Thursday, February 8, 2007
The SEC filed a civil securities fraud complaint (here) against two former financial executives at Engineered Support Systems, Inc. alleging that they backdated options over a six-year period. Gary C. Gerhardt is the former CFO and Steven J. Landmann is the former Controller, and they are accused of backdating options worth over $15 million for senior executives at the company. The Commission alleges that Gerhardt and Landmann personally profited by $1,906,300 and $518,972 respectively. Landmann settled the case and agreed to pay disgorgement of $518,972, prejudgment interest of $108,099, and a civil penalty of $259,486, along with a permanent bar from serving as an officer or director of a public company. Gerhardt did not settle and appears to be fighting the civil action. According to the SEC's Litigation Release (here):
The complaints allege that, from 1997 through 2002, Gerhardt instructed Landmann to backdate company stock option grants to coincide with historically low closing prices of Engineered Support's common stock. The company's stock options vested at the time of grant, allowing the option recipients to obtain immediate cash profits. In addition, the complaints allege that, on at least two occasions, Gerhardt ordered Landmann to cancel previously issued Engineered Support stock options that had fallen out-of-the-money and to reissue them with new backdated grant dates and exercise prices, to bring them back in-the-money. The complaints also allege that Gerhardt directed Landmann to issue additional Engineered Support stock options to nonemployee directors in excess of authorized amounts, from which these directors received a total gain of approximately $6 million.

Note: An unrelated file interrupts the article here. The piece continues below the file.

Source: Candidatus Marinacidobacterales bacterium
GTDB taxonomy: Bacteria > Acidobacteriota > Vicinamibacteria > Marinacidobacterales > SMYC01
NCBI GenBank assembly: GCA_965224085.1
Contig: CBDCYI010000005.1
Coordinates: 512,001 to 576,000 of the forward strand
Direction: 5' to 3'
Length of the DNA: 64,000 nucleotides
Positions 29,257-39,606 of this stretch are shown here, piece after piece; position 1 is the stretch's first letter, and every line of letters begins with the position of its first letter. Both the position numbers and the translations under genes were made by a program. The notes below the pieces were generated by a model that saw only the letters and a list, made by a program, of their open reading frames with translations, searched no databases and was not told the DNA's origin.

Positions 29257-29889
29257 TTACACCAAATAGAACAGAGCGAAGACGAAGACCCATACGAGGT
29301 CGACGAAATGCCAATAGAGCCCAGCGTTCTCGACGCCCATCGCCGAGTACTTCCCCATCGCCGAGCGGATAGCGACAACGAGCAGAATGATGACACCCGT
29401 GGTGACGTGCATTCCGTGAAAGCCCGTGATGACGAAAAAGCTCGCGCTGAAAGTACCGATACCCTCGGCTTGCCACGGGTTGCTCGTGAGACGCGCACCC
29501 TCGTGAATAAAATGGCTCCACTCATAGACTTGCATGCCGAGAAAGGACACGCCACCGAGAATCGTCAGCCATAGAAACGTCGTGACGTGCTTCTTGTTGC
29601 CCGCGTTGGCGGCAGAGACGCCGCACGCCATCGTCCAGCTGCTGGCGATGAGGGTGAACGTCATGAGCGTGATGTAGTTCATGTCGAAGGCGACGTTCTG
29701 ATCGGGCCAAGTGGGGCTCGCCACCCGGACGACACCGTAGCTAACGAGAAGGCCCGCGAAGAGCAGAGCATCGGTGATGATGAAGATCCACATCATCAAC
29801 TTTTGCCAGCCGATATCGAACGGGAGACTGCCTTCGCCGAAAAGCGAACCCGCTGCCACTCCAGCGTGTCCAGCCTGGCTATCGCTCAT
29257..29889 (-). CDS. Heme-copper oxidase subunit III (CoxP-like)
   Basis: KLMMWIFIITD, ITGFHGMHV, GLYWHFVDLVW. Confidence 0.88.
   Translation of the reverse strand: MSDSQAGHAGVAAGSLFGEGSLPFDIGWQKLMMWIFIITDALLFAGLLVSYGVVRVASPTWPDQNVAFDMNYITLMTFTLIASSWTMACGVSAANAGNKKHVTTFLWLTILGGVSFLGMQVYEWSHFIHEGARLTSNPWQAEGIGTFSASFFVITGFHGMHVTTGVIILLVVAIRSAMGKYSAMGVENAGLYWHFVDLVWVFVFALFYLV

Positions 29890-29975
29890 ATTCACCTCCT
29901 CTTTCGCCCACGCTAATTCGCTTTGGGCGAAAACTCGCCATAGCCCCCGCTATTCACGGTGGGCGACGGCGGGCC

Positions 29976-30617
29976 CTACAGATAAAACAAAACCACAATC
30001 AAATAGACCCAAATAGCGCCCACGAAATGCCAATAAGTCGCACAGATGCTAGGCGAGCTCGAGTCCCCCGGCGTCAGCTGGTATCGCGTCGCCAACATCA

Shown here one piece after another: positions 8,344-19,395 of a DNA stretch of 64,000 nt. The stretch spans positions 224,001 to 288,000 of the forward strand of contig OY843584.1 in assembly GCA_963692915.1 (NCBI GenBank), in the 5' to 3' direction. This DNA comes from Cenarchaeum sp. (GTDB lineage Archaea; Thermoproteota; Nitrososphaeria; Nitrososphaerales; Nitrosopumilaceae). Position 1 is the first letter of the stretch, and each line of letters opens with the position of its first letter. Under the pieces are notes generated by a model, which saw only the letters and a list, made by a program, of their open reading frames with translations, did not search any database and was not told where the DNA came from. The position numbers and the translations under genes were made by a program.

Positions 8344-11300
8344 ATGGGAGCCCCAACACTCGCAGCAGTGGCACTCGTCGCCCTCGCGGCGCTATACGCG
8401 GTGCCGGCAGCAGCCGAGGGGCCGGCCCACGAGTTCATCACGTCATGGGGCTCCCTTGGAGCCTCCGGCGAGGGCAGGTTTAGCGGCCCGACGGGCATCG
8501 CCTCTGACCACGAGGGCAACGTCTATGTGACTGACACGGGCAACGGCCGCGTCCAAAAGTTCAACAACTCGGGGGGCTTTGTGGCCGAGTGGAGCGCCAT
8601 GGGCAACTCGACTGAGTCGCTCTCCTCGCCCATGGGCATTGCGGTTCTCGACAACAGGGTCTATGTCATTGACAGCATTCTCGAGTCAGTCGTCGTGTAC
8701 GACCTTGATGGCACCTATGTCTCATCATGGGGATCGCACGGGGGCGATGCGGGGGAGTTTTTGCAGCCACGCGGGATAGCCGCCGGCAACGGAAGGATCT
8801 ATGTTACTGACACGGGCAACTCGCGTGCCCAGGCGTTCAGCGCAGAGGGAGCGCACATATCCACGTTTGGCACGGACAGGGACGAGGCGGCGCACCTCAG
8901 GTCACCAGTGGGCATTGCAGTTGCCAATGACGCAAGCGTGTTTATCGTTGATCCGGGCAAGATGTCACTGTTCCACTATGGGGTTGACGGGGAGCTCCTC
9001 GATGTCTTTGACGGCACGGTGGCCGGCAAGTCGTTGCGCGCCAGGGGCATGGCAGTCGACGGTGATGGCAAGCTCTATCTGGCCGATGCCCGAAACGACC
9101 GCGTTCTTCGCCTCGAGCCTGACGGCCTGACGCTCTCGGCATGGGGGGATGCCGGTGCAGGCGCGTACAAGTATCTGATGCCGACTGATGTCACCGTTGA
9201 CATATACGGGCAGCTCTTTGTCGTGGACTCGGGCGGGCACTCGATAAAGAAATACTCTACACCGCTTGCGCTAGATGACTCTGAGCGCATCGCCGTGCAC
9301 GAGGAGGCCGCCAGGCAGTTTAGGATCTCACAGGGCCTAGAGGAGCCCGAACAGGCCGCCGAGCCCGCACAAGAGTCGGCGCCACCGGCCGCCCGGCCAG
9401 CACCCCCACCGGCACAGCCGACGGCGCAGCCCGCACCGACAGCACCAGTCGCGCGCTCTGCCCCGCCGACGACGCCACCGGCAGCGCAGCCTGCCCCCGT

As part of the scheme, Gerhardt and Landmann allegedly caused Engineered Support to misrepresent in its Forms 10-K and proxy statements filed with the Commission that all stock options were granted at the fair market value of the stock on the date of the award. Engineered Support also failed to report the additional compensation its executives had received through in-the-money option grants. In addition, the company failed to disclose the repricing of options that had fallen out-of-the-money, or the granting of stock options to nonemployee directors in excess of authorized amounts.